What to do in Rome when you've done everything - the pyramid
Only the most avid fans of ancient Rome tend to know the city has its own pyramid

The other Raphael frescoes: Seen the Vatican’s Raphael Rooms, the painter’s portrait of Pope Julius II at the Borghese Gallery and La Fornarina in the Galleria Barberini? Paid homage to the great artist at his tomb in the Pantheon? Then the Villa Farnesina needs to be on your list. The lavish, 16th-century villa in Trastevere was frescoed by Raphael, Sodoma and Baldassare Peruzzi. Some of the paintings are particularly erotic: the villa was built by banker Agostino Chigi for his bride.

Ancient statues… in a power plant: Move over, Tate Modern. Rome has its own industrial-power-plant-turned-museum — and, because it’s Rome, the art inside isn’t contemporary, but rather ancient sculpture. Even though the art at Centrale Montemartini is the overflow from the far more famous Capitoline Museums, you wouldn’t know: the statues are extraordinary, and there’s something about seeing them in this atmosphere — against turbines and steam boilers — that makes them especially memorable.

Dazzling Byzantine mosaics in a hidden church: Seen the sparkling mosaics at better-known churches like the Basilica of San Clemente and Basilica of Santa Maria in Trastevere? Then you’ll find this church — just around the corner from the enormous Basilica of Santa Maria Maggiore — to be even more of a gem. Built in the 9th century, the Basilica of Santa Prassede has a lovely crypt and ancient history, but its big draw, at least for me, is the Chapel of San Zeno, filled with glittering Byzantine mosaics. (There are more in the apse, too). Don’t forget a coin to light them up.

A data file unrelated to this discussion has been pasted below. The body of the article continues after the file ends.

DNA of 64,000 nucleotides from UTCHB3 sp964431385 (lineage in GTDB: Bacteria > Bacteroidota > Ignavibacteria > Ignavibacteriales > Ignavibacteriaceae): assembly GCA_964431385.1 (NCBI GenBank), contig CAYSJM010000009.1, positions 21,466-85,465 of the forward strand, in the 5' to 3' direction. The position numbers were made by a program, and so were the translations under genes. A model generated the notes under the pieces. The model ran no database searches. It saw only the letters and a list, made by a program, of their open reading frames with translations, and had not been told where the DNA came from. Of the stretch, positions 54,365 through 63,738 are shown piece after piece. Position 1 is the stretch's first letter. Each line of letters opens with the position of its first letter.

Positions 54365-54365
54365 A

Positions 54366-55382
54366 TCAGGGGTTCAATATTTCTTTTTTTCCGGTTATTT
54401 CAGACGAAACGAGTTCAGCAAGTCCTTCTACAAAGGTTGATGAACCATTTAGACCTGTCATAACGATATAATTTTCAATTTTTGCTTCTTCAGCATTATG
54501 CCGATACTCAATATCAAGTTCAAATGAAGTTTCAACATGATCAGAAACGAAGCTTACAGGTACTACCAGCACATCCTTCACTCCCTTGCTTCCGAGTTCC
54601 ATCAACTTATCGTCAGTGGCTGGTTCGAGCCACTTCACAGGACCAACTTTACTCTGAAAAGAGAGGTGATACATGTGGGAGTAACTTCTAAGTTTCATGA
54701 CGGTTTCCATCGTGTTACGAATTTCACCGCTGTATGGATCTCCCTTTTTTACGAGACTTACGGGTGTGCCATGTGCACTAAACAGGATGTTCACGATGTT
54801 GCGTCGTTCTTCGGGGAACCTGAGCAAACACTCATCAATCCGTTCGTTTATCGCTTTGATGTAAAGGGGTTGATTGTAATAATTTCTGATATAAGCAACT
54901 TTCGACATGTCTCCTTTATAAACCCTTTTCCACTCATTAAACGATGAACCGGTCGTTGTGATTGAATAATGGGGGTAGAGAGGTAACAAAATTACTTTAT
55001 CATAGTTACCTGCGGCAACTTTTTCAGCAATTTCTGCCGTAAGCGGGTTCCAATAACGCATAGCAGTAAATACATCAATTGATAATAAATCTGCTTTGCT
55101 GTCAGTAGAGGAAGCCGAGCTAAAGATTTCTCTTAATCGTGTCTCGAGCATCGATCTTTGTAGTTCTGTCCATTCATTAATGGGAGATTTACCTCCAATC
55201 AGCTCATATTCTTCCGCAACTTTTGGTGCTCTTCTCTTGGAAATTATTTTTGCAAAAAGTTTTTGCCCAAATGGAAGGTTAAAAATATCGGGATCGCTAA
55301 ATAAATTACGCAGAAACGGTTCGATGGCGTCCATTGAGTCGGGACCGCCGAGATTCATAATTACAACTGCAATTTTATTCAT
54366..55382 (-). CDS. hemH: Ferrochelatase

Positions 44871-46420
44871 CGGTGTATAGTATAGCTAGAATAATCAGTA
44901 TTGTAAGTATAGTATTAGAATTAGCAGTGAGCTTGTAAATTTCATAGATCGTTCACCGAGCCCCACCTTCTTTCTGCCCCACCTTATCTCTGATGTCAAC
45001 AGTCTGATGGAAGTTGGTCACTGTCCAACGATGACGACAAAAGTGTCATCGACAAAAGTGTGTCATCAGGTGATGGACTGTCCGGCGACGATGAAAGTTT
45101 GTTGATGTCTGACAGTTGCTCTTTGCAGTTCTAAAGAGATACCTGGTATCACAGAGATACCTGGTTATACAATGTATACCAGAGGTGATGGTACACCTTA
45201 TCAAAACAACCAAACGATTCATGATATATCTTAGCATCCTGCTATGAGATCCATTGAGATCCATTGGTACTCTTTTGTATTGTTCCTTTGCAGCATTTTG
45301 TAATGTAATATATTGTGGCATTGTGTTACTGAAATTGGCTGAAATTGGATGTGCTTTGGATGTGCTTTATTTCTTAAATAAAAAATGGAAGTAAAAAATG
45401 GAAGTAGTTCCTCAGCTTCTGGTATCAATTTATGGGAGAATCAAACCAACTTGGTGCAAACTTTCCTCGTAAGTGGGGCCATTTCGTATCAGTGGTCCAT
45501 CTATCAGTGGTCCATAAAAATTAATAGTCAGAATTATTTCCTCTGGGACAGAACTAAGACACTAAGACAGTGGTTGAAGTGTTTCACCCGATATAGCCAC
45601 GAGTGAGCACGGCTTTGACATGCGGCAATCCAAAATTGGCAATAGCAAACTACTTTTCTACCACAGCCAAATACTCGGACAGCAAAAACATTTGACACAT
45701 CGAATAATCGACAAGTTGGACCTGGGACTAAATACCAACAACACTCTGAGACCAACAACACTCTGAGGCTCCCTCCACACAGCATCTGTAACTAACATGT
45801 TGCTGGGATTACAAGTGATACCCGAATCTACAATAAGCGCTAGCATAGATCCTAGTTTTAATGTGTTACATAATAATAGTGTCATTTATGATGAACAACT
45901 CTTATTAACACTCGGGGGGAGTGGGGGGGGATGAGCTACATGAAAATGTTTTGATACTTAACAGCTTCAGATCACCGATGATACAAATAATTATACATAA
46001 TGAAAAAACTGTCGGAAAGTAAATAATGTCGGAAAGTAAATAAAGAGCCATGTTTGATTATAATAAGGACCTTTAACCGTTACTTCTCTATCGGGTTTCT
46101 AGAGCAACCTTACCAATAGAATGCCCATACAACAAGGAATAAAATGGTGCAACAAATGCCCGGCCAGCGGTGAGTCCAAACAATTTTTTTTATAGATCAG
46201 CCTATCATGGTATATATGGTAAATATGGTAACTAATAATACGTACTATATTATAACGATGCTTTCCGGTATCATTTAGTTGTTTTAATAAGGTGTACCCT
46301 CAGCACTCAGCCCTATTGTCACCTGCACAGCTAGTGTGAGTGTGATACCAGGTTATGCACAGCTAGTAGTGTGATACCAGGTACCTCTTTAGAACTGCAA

Basilica of Santa Prassede, something to do in Rome when you've done everything
Glorious mosaics in the Basilica of Santa Prassede

Rome’s answer to the Naples Archaeological Museum: Can’t make it to Naples to see the fantastic ancient mosaics and statues taken from Pompeii? No problem. Rome’s Palazzo Massimo is, hands-down, my favorite overlooked museum in Rome, filled with elaborate sarcophagi, striking sculptures and (my favorite) frescoes taken from ancient villas and set up like the villas themselves, so you feel like you’re actually in them.

An enormous ancient complex: The Colosseum, Forum and Palatine are beyond impressive… but so is another archaeological site that few tourists get to on their first (or second) visits to Rome: The Baths of Caracalla. Raising up to 125ft above you and able to accommodate up to 1,600 people at a time, these 3rd-century baths once were filled with sculptures and mosaic. Even though only few fragments remain today, they remain a poignant reminder of the sheer size — and sophistication — of ancient Rome.

Also: 6 of the best trattorias in Rome, why you have to see the Domus Aurea and 12 of the most fascinating churches in Rome for sightseeing.

Liked this post? You’ll love The Revealed Rome Handbook: Updated, Expanded and New for 2017, which includes many more tips and tricks like these in more than 200 information-packed — but never overwhelming! — pages. It’s available for purchase on Amazon or through my site here! I’m also free for one-on-one consulting sessions to help plan your Italy trip.